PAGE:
Alexia Rookwood of Stoney Creek is an active member of the Guava Tree Dance Theatre Group, a group of young dancers who perform to the sound of African-Caribbean music and stories as a way to promote and preserve the rich African heritage of Hamilton and Ontario. Ms. Rookwood also recently wrote and narrated a play called Road to Freedom, which was performed during last year’s Black History month celebrations.

Dr. Devkumar Sainani of London is Chair of the Ontario Trillium Foundation. Dr. Sainani works with a great number of ethnocultural communities to create culturally appropriate and sensitive policies, programs, services and events across Ontario. He is also committed to supporting young people from immigrant families and leads two youth groups for the South Asian community, helping them unlock their full potential and open new doors for their future.

Narine Dat Sookram of Waterloo is the host of a popular weekly radio show called Caribbean Spice where he shares and promotes West Indian and local Caribbean music and culture with his listeners. For 10 years he has also organized and hosted the annual Caribbean Dreams concert showcasing new and upcoming talent and promoting the Canadian-Caribbean community.

Dr. Farhan Asrar of Mississauga has been a mentor for international medical graduates, assisting and guiding them to realize their dreams of working as medical doctors in Canada. In addition, he created a database of physician volunteers who know a second language that can be used to assist other doctors and patients in situations where there are language barriers and important medical information needs to be conveyed to a patient.

Kalsang Dolma of Toronto is a Program Coordinator for the youth settlement program at Parkdale Community Information Centre and Parkdale Intercultural Association. She has helped hundreds of newcomers access employment through work placements and skills development programs. She also developed and supervises a leadership program that offers opportunities for skills development and leadership training to newcomer youth.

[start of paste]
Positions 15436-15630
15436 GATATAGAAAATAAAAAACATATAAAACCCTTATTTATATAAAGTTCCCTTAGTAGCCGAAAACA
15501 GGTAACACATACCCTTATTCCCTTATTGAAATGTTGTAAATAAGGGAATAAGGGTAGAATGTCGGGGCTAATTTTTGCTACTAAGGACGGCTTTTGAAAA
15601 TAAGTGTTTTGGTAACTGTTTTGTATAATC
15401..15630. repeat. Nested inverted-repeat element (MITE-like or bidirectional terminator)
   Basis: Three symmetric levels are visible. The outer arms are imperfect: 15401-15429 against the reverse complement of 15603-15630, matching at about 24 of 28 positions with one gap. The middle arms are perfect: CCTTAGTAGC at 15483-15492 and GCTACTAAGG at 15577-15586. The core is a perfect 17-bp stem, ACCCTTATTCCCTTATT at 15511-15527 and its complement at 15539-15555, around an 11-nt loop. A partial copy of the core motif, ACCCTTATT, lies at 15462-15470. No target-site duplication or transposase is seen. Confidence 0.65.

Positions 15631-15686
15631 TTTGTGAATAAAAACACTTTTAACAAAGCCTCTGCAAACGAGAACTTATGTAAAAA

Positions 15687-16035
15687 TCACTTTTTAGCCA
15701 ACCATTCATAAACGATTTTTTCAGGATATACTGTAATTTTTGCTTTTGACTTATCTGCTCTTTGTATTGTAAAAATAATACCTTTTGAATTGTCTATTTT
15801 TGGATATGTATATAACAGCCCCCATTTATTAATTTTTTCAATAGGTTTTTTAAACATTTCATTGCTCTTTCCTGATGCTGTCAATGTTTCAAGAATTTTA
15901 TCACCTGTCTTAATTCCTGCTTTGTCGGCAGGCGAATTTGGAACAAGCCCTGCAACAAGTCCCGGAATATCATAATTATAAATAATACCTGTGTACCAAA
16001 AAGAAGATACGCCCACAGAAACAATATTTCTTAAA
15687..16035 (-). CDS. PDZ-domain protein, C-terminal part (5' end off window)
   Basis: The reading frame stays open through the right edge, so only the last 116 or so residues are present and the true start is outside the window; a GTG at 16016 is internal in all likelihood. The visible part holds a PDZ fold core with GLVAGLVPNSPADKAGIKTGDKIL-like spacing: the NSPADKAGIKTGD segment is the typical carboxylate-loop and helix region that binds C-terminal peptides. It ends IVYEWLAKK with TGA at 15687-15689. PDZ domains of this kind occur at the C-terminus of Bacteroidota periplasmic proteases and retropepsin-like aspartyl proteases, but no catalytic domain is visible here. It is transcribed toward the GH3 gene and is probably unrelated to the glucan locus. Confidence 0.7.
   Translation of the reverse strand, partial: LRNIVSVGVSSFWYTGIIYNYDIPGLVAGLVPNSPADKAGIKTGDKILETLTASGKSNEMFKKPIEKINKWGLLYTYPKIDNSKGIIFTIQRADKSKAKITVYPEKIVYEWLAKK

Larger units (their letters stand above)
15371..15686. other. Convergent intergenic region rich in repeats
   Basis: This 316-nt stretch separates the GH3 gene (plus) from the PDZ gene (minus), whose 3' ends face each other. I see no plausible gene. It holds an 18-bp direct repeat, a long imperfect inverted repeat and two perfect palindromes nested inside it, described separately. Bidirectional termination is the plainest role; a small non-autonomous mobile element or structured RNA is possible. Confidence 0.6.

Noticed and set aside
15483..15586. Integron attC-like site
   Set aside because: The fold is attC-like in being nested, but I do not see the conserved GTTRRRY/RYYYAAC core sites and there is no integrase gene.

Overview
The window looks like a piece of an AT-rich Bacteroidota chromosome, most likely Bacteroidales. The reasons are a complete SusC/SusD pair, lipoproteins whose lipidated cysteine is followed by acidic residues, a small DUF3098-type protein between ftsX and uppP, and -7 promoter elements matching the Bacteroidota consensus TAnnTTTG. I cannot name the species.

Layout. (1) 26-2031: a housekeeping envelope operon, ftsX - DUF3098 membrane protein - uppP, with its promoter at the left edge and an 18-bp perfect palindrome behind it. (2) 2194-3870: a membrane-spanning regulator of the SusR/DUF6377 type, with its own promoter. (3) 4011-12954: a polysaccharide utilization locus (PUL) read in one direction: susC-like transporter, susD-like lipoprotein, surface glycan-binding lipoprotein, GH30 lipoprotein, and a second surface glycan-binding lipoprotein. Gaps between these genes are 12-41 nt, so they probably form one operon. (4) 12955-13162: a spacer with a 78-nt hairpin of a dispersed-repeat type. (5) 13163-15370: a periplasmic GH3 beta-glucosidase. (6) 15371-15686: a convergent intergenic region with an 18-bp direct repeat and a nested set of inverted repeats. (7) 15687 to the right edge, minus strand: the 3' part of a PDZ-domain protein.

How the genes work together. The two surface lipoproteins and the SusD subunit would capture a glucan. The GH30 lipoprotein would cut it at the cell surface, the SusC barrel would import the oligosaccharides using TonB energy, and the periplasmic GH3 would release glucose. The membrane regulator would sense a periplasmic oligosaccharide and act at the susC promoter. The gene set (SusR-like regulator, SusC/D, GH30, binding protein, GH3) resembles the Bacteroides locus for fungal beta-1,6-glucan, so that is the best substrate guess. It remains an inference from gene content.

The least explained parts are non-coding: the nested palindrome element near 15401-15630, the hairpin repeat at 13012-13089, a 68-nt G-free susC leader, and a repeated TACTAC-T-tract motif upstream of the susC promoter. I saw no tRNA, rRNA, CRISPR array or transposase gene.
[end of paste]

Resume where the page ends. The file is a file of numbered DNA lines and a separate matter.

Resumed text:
Futurewatch Environment and Development Education Partners of Toronto has developed an outreach and engagement initiative aimed at connecting newcomers in Halton to the local environmental issues in that community. They help immigrants gain a better understanding and appreciation for local conservation issues, see how they can have an impact through their actions, and explore employment opportunities within Ontario's growing environmental sector.

Theresa Seim of Hanover is the former assistant librarian at the local public library. She initiated a partnership with the local Adult Learning Centre to create the ESL Café, which provides newcomers with a place to connect, learn about other local programs and services, meet new friends and practise their language skills in a supportive and relaxed atmosphere.

Bharati Sethi of Brantford successfully defended her PhD thesis in July of 2014 on the link between employment and health for immigrant women of colour. She devotes, not only her academic time but much of her own personal time, to working to develop programs and policies for immigrants in rural communities who may otherwise have little or no access to support.

Piyarat Lek van Koeverden of Thamesville is the founder of the Thai Volunteer Outreach of Essex-Kent and a long-time champion for the Thai migrant worker community. To-date, over 800 Thai migrant workers have accessed the services and supports offered by the organization, empowering them with the information and support they need to improve their lives and working conditions.

Posted: Nov 3, 2014